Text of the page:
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Yes, let's intervene till the cows come home. Persoanlly I wish I lived in Venezuela

Without intervention there is no land market.

'Keep Out' is not an invitation to tender, it's an order you have to obey.

I wouldn't let it worry you, just keep tugging at that forelock...

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Price controls usually don't work because they make it unprofitable to make/ provide a product or service causing supply destruction and "empty shelves".

In the case of the housing market there is not a lot of "creation" going on, we mainly just have a stock. If price controls were introduced some landlords would become distressed sellers, others would just decide it is no longer profitable.

I would predict the short term result would be a short shock to the housing market as distressed assets are liquidated, followed by an interesting evaluation of the recent bank stress tests.

In the medium term house prices would rise back to where they are now because ultimately there is the same amount of money chasing the same supply of housing, combined with the BoE's track record of propping up asset prices at any cost.

You would see a drop in the number of properties to rent, and those that remained would probably be small HMOs as someone else pointed out as these could still be profitable under the new restrictions.

I am going to agree with Killer Bunny and would suggest price controls are the wrong answer to the question.

If the desire is lower cost of housing generally I think it would be better to look at the fundamental variables of supply and demand (comprising total population and their purchasing power).

The only way to have a meaningful effect on house prices would be to increase the size of the supply (accepting this has negative impacts on standard of living but doing it anyway), or managing migration/population (with the problematic social implications that involves). Anything else is simply rearranging the deck chairs.

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Free mkts are ok unless I'm detrimentally affected...

Yes, we'd already figured that out, but at least you're honest.

And two wrongs make a right.

Zzzzzz....

Wrong, right? That's debatable. Intervention in a free-market? That's just hilarious.

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Price controls usually don't work because they make it unprofitable to make/ provide a product or service causing supply destruction and "empty shelves".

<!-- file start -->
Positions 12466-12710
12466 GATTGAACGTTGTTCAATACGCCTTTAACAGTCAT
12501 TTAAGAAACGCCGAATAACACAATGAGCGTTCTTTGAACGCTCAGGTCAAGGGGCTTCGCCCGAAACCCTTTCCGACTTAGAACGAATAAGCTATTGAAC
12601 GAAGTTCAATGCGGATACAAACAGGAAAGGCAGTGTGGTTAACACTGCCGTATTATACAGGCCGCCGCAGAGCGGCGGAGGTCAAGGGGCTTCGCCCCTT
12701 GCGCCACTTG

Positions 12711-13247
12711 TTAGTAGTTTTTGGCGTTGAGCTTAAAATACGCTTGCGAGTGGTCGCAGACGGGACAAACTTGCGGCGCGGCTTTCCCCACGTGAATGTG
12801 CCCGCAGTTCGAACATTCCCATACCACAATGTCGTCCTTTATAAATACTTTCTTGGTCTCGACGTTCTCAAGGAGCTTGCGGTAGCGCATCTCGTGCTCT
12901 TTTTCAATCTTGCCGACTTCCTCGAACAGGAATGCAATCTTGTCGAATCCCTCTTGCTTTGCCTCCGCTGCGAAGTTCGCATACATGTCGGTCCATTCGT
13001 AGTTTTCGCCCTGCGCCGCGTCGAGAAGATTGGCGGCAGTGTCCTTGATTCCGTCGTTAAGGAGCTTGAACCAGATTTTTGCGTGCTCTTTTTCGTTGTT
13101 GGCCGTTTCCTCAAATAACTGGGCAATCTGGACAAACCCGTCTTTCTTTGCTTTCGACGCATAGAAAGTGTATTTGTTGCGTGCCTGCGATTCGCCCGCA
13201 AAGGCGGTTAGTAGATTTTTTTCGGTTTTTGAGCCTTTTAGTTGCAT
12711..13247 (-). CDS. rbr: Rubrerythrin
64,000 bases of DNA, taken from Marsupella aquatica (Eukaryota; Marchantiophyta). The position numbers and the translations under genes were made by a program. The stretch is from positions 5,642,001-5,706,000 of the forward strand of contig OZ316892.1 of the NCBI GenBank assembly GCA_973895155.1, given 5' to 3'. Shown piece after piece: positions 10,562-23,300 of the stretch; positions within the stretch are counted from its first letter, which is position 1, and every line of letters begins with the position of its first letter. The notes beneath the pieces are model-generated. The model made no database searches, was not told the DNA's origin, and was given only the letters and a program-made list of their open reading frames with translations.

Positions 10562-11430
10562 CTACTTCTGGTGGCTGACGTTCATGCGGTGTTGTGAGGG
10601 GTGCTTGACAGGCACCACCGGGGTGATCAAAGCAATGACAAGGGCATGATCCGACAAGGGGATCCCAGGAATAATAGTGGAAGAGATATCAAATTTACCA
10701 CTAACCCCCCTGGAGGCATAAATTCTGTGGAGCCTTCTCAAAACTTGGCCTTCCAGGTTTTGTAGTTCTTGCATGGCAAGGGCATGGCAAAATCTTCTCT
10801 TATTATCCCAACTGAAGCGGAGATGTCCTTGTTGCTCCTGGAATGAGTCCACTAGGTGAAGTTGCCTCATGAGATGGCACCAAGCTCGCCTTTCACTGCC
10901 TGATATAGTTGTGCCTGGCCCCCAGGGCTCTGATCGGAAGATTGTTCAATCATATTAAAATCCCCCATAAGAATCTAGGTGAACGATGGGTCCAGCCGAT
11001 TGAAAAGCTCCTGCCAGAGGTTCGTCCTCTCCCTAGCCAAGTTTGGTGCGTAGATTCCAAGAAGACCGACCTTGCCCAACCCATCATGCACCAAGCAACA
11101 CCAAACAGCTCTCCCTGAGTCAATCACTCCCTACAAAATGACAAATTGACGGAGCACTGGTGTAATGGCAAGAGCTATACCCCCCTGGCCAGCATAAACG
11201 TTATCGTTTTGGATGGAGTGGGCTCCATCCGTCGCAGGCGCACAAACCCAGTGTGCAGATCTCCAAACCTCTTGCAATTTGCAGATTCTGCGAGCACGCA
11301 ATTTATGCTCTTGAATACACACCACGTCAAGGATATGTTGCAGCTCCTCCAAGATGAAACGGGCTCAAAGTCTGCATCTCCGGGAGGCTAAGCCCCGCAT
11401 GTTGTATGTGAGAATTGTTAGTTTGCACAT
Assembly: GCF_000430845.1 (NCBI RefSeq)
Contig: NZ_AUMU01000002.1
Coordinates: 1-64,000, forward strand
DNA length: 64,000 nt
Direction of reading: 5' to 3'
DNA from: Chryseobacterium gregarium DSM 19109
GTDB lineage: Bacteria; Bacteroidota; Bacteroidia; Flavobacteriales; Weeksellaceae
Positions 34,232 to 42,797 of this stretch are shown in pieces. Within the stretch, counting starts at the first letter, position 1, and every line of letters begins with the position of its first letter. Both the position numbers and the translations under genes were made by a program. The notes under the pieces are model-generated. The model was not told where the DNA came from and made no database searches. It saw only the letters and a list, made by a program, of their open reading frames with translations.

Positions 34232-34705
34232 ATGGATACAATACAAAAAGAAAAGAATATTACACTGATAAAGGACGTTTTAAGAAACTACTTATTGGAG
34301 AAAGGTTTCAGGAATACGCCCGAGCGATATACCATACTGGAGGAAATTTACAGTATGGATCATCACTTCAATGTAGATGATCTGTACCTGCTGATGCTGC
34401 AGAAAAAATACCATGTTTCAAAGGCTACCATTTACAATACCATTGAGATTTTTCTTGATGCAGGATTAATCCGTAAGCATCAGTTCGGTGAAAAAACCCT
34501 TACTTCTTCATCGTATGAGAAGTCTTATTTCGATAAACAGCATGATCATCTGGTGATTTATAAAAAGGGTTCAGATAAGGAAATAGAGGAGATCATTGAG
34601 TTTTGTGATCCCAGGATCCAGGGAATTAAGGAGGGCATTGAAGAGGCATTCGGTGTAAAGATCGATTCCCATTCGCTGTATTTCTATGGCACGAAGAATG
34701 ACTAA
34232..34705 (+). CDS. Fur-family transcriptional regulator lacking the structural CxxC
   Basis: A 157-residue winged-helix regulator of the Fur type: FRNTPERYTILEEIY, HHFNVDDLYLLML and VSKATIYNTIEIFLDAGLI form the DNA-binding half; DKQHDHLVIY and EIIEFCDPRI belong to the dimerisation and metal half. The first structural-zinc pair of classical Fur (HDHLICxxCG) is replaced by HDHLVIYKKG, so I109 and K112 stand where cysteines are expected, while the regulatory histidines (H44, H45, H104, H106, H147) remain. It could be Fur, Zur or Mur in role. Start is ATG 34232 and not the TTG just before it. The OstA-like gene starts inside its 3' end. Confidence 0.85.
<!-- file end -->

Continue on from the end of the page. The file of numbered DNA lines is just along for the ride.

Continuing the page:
In the case of the housing market there is not a lot of "creation" going on, we mainly just have a stock. If price controls were introduced some landlords would become distressed sellers, others would just decide it is no longer profitable.

I would predict the short term result would be a short shock to the housing market as distressed assets are liquidated, followed by an interesting evaluation of the recent bank stress tests.

In the medium term house prices would rise back to where they are now because ultimately there is the same amount of money chasing the same supply of housing, combined with the BoE's track record of propping up asset prices at any cost.

You would see a drop in the number of properties to rent, and those that remained would probably be small HMOs as someone else pointed out as these could still be profitable under the new restrictions.

I am going to agree with Killer Bunny and would suggest price controls are the wrong answer to the question.

If the desire is lower cost of housing generally I think it would be better to look at the fundamental variables of supply and demand (comprising total population and their purchasing power).

The only way to have a meaningful effect on house prices would be to increase the size of the supply (accepting this has negative impacts on standard of living but doing it anyway), or managing migration/population (with the problematic social implications that involves). Anything else is simply rearranging the deck chairs.

If landlords sell-up that reduces demand, so prices fall (all else being equal). Landlords became landlords by outbidding the next highest bidder. In their absence there is less money chasing the same number of houses.

That's not to say I think that price controls are the right answer, but short-term, given where we are, they are probably better than the status quo. It would be hard to be worse than the status-quo.